Lately, we’ve been thinking our work-life balance. Not in the traditional sense—we have always had a strong commitment to making sure we have time for faith, family and friends in our lives. We have developed some great strategies and habits to make sure that happens, like the closed-door policy. At the end of our work day, we close the door. The office phone does not ring, elsewhere in the house. We don’t talk about work at the dinner table. Once work-time is over, we enjoy those other parts of our lives that make working, worthwhile. No, the balance we’ve been considering, is managing a large-scale renovation in our 1928 home and office, while maintaining business as usual. It means letting the telephone go to voicemail when the floor is being torn up two stories below, as the noise travels up our office stairwell like an amplifier. It’s getting to our working clothes via the area set up as our “camp kitchen”, with microwave, coffee maker, and toaster—the true essentials. Those of you involved with ongoing projects know we’ve answered your questions from the car, enroute to shop for supplies with our demo and re-build contractor, Joe Pun. We’ve sent emails via our wireless from the showroom of our kitchen-makers at Custom Engineered Millwork. We’re looking forward to the end! Having a fridge in your living room, the kitchen in your upstairs bedroom, and far more barbecue than even the average Canadian summer demands, has been interesting. But there have been lessons, which we think apply to other aspects of our lives and work.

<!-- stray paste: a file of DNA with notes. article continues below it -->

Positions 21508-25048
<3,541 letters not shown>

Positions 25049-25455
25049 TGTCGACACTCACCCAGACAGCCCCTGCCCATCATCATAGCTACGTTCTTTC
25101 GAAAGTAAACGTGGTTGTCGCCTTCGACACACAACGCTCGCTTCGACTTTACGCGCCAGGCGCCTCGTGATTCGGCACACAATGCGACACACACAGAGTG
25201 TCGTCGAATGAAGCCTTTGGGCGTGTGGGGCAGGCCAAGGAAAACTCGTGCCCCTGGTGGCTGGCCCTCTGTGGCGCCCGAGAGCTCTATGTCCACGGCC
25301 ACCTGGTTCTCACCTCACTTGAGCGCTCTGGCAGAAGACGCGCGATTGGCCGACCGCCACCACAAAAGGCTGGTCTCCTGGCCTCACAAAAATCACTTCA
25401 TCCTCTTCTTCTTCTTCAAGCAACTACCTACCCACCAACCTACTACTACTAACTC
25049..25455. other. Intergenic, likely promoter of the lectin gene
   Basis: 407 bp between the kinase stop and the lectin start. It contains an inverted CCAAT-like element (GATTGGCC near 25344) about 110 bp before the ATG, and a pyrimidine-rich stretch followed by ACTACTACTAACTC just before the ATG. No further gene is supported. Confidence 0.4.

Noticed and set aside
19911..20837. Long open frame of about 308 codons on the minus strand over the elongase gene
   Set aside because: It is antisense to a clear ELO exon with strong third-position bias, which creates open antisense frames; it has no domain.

- Anything worth doing is worth doing right.
- Decide if it’s really important, and if not, let it go.
- Serendipity (sometimes in the form of challenges) can bring amazing results to your door.
- Chaos will often wait until tomorrow (and may resolve itself in the interim).
- No matter how difficult it seems at the time, a wonderful ending is waiting, just around the corner!
Megann & Steve